A household’s income is calculated by adding up the pretax annual income earned by anyone in a household aged 15 or older. To determine the national median income, the Census Bureau ranks all US households by income and splits that list exactly in half: the bottom half of households fall below the median income, and the other half are above.
Median household income over time
Real median household income generally rises over time — from 1984 to 2013, it rose by about $9,000, before increasing sharply from 2014 ($64,900) to 2019 ($78,250).
Incomes typically dip before and after economic recessions (indicated by the gray bars in the graphic below), though not always.
How does median household income differ among states?
Maryland ($108,200), Washington, DC ($101,700), and Utah ($95,800) have the highest median household incomes in the country. The lowest are in Mississippi ($48,610), West Virginia ($52,460), and Arkansas ($53,980).
Are there demographic disparities in median household income?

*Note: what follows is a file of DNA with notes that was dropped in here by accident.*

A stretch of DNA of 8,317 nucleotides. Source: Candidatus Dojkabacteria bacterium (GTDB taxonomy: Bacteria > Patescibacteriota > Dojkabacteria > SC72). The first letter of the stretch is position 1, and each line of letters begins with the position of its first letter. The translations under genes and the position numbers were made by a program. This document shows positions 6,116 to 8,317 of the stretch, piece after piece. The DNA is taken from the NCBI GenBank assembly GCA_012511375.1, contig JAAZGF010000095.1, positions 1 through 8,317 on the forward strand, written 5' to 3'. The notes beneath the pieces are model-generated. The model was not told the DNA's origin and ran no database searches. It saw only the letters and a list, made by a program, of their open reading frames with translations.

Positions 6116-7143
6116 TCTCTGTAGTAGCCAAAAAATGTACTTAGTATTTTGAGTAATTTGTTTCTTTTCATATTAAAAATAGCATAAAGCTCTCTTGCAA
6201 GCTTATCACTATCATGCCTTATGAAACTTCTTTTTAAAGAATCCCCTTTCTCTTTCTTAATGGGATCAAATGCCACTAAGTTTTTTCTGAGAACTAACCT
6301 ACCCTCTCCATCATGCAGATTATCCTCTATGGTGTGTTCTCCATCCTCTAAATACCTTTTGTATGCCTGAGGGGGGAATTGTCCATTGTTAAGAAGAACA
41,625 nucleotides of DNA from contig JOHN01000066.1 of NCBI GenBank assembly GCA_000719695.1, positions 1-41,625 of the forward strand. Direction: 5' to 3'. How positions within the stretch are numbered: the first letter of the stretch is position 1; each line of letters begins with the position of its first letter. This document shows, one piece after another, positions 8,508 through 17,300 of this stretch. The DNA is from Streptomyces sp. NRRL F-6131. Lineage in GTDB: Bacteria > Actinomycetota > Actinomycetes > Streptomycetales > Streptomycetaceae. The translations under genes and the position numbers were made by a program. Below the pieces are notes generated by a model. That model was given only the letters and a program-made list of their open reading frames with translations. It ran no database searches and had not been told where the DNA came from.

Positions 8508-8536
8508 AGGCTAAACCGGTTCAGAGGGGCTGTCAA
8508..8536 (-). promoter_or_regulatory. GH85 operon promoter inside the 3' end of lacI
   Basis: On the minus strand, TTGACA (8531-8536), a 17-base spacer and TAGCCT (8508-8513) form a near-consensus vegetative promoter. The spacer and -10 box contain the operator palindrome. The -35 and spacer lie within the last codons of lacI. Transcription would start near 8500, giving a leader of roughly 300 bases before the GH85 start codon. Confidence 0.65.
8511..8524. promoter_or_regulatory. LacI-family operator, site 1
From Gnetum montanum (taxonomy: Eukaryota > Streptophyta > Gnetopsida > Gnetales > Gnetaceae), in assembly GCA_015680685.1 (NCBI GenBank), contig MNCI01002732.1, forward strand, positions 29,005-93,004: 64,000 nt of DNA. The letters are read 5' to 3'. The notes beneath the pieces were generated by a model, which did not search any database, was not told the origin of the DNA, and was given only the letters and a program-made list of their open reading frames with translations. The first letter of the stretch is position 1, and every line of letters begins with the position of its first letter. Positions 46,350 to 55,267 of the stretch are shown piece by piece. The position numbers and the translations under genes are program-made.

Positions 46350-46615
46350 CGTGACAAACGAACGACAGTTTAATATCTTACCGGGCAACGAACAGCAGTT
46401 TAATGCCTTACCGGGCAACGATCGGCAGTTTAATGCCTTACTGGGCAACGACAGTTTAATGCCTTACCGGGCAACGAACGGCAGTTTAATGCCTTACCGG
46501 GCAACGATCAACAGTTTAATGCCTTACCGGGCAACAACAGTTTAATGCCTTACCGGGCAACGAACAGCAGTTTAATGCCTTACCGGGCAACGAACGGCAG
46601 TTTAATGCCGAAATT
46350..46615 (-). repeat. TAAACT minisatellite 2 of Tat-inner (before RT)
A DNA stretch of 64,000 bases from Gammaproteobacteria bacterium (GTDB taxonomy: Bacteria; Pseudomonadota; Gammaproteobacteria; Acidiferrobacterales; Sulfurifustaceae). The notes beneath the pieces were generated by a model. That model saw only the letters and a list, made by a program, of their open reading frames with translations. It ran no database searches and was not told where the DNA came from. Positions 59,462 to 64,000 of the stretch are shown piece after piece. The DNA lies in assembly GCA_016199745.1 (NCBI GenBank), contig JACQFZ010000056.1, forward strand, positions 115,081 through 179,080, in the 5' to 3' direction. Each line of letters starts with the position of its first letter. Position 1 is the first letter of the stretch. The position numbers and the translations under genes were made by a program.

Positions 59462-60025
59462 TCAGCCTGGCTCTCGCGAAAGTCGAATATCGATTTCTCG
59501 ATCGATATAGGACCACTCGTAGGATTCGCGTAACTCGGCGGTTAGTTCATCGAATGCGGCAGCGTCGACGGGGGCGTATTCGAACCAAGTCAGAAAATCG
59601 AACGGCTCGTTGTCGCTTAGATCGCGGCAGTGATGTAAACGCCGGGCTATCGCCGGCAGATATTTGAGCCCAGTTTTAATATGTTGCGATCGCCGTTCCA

While median household income decreased by $1,750 overall from 2021 to 2022, it increased among certain racial and ethnic groups.
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Median household income by race
From 2021 to 2022, Black and Hispanic households registered slightly higher median household incomes, by $780 and $280, respectively. Meanwhile, median household incomes decreased for white non-Hispanic (-$3,050), American Indian and Alaska Native (-$2,290), and Asian households (-$700).
But while Black and Hispanic households reported income increases, total annual income for both groups remains lower compared to others. In 2022, the median income for Black households was $52,860 — 35% less than the median income of white non-Hispanic households ($81,060) and 51% less than the median income of Asian households ($108,700). Hispanic households’ incomes are 77% that of white households and 58% of Asian households.
The Census Bureau also tracks median household income by “household type,” which it defines by the householder’s gender, marital status, and whether or not they live with other family members. The Census considers the householder the homeowner.